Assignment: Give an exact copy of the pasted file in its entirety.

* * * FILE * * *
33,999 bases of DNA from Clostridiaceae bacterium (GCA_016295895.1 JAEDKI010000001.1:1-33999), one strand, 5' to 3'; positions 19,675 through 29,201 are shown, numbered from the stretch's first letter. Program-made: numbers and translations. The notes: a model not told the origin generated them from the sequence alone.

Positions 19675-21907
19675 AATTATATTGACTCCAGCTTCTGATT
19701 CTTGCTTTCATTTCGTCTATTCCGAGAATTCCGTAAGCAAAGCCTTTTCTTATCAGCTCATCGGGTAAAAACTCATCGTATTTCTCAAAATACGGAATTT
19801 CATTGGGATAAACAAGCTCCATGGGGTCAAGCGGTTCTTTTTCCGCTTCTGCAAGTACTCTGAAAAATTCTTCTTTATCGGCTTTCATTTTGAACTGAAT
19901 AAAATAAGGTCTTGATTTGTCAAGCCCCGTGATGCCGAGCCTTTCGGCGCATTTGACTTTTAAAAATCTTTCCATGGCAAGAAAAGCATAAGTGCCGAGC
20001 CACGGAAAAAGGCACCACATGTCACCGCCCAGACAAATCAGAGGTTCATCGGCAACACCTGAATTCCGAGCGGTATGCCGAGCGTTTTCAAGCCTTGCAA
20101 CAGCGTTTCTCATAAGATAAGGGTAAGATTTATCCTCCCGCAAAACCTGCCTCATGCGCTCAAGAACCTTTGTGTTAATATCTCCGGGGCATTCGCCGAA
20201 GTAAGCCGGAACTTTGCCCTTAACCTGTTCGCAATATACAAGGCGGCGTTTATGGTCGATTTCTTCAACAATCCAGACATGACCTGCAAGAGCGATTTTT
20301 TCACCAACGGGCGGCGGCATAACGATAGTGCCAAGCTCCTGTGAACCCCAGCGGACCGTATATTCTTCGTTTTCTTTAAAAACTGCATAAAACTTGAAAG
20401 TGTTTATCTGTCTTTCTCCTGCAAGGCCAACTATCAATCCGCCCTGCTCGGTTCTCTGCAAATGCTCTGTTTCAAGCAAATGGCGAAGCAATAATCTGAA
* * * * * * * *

33,999 bases of DNA from Clostridiaceae bacterium (GCA_016295895.1 JAEDKI010000001.1:1-33999), one strand, 5' to 3'; positions 19,675 through 29,201 are shown, numbered from the stretch's first letter. Program-made: numbers and translations. The notes: a model not told the origin generated them from the sequence alone.

Positions 19675-21907
19675 AATTATATTGACTCCAGCTTCTGATT
19701 CTTGCTTTCATTTCGTCTATTCCGAGAATTCCGTAAGCAAAGCCTTTTCTTATCAGCTCATCGGGTAAAAACTCATCGTATTTCTCAAAATACGGAATTT
19801 CATTGGGATAAACAAGCTCCATGGGGTCAAGCGGTTCTTTTTCCGCTTCTGCAAGTACTCTGAAAAATTCTTCTTTATCGGCTTTCATTTTGAACTGAAT
19901 AAAATAAGGTCTTGATTTGTCAAGCCCCGTGATGCCGAGCCTTTCGGCGCATTTGACTTTTAAAAATCTTTCCATGGCAAGAAAAGCATAAGTGCCGAGC
20001 CACGGAAAAAGGCACCACATGTCACCGCCCAGACAAATCAGAGGTTCATCGGCAACACCTGAATTCCGAGCGGTATGCCGAGCGTTTTCAAGCCTTGCAA
20101 CAGCGTTTCTCATAAGATAAGGGTAAGATTTATCCTCCCGCAAAACCTGCCTCATGCGCTCAAGAACCTTTGTGTTAATATCTCCGGGGCATTCGCCGAA
20201 GTAAGCCGGAACTTTGCCCTTAACCTGTTCGCAATATACAAGGCGGCGTTTATGGTCGATTTCTTCAACAATCCAGACATGACCTGCAAGAGCGATTTTT
20301 TCACCAACGGGCGGCGGCATAACGATAGTGCCAAGCTCCTGTGAACCCCAGCGGACCGTATATTCTTCGTTTTCTTTAAAAACTGCATAAAACTTGAAAG
20401 TGTTTATCTGTCTTTCTCCTGCAAGGCCAACTATCAATCCGCCCTGCTCGGTTCTCTGCAAATGCTCTGTTTCAAGCAAATGGCGAAGCAATAATCTGAA